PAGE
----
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Onlymediumsteak t1_issz979 wrote

Current top of the line lithium ion batteries achieve around 250 W/h per kg, top of the line ships like the tripple E class with a carrying capacity of 165.000t would translate to ((250 x 1000 x 165.000)/1000.000) 41.250 MW/h. Let’s be generous and say that the advances lead to 100.000 MW/h, which is most likely decades into the future, the sun power cable is supposed to provide 15% of Singapores electricity, their current production capacity is 12.000MW, so 1800MW. This means you would need about one ship at the current capacity and about 0.5 of the hypothetical one per day, just to cover 15% (!) of their electricity demand and those ships would require power too, block valuable port docks and be prone to accidents, which would be a huge issue as this is critical infrastructure. According to google it takes about a week for a container ship from northern Australia to Singapore, so you would need to maintain about 14 or hypothetical 7 (plus some for reserve/emergencies) ships to replace this one cable. According to the internet and some guy on Quora a kilometer of deep sea cable costs around 1 million $, their are 4200 km of cable according to the projects website, which checks out with the 20 billion $ price tag of the entire complex including the solar and battery storage. Which leads me to estimate that the cable will cost approximately 4.2 billion $, however the operational cost will be very low and its reliability much higher. Submarine power cables have an designed life expectancy of 25 years, so your ships need to have an levelized cost of less than 12 million $ (14 ships)/ 24 million $ (7 ships) per year. New 20.000 TEU container ships seem to cost around 200 million $ at the moment and have an life expectancy of about 10.5 years, so the build cost alone will already blow the budget even if you sell all the stell scraps afterwards, this also excludes the cost of the additional batteries required. So I would say it’s safe to assume that battery ships will not replace sub sea power lines connecting mayor economic areas, maybe it could be useful for very remote settlements/islands but even there it probably makes more sense, to just generate the energy locally via wind/solar/geothermal/wave/… as some local batteries would be required in both scenarios.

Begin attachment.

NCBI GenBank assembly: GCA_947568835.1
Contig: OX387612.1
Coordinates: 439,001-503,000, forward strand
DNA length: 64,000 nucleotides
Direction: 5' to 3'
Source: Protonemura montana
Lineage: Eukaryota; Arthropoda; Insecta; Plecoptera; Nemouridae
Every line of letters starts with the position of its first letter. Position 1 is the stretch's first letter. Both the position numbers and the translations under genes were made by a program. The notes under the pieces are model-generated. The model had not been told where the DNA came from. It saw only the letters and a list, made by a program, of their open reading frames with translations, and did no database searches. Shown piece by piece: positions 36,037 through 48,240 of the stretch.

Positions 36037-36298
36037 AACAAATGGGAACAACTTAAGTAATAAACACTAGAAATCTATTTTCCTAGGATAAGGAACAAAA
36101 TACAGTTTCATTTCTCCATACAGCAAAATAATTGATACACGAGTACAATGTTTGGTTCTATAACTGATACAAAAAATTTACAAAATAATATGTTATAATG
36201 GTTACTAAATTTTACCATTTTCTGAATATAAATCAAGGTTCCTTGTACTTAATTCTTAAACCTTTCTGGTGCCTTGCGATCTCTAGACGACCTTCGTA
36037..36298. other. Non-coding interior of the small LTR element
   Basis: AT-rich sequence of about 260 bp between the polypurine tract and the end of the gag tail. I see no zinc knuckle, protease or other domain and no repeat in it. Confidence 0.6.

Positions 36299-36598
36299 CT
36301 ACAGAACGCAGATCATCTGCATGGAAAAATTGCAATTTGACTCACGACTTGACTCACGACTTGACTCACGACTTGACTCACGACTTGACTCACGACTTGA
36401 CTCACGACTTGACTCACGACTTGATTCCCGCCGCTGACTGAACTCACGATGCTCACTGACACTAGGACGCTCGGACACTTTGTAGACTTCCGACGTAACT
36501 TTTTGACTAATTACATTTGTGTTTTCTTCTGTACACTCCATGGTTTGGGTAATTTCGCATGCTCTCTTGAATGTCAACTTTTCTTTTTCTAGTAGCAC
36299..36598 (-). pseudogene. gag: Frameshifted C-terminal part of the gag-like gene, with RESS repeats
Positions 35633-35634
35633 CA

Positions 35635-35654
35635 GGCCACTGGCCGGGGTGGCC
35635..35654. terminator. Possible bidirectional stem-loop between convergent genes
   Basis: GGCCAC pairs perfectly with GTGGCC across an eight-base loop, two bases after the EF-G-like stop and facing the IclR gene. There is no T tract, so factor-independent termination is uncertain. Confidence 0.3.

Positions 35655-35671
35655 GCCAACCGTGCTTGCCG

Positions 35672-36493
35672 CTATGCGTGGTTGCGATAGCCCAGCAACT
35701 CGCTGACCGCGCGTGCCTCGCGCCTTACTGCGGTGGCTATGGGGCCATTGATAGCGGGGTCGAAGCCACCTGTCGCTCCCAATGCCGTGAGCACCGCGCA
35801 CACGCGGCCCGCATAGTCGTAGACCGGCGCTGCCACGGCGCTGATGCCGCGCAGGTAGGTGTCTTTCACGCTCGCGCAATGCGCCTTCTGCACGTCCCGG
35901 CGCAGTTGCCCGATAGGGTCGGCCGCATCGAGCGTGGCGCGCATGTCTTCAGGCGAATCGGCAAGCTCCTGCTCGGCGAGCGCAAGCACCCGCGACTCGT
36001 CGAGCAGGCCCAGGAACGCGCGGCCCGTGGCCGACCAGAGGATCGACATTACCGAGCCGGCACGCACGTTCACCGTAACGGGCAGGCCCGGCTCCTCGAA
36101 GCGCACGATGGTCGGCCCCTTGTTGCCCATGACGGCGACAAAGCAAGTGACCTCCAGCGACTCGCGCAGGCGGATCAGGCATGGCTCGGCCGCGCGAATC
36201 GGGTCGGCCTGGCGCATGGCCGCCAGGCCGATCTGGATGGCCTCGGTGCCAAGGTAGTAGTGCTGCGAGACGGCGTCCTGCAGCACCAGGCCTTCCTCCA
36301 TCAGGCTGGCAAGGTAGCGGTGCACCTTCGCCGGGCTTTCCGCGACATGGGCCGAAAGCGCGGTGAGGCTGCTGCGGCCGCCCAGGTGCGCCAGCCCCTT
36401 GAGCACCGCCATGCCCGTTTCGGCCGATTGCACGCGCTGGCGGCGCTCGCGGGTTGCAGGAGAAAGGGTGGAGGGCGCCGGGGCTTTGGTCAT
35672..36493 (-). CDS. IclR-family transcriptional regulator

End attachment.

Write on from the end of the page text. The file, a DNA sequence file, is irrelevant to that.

samanime t1_ist7iar wrote



And I certainly wasn't thinking they would replace undersea cables. That seems to be a no-brainer that they'd be the way to go whenever possible. I was just curious if they'd be economical as a supplement, or for locations where running a cable wouldn't make sense (such as smaller islands).

Sounds like without some radically new battery chemistries to crank up the density, it wouldn't make much sense.


Onlymediumsteak t1_iswgjo7 wrote

No problem, the military might be interested in the concept tough.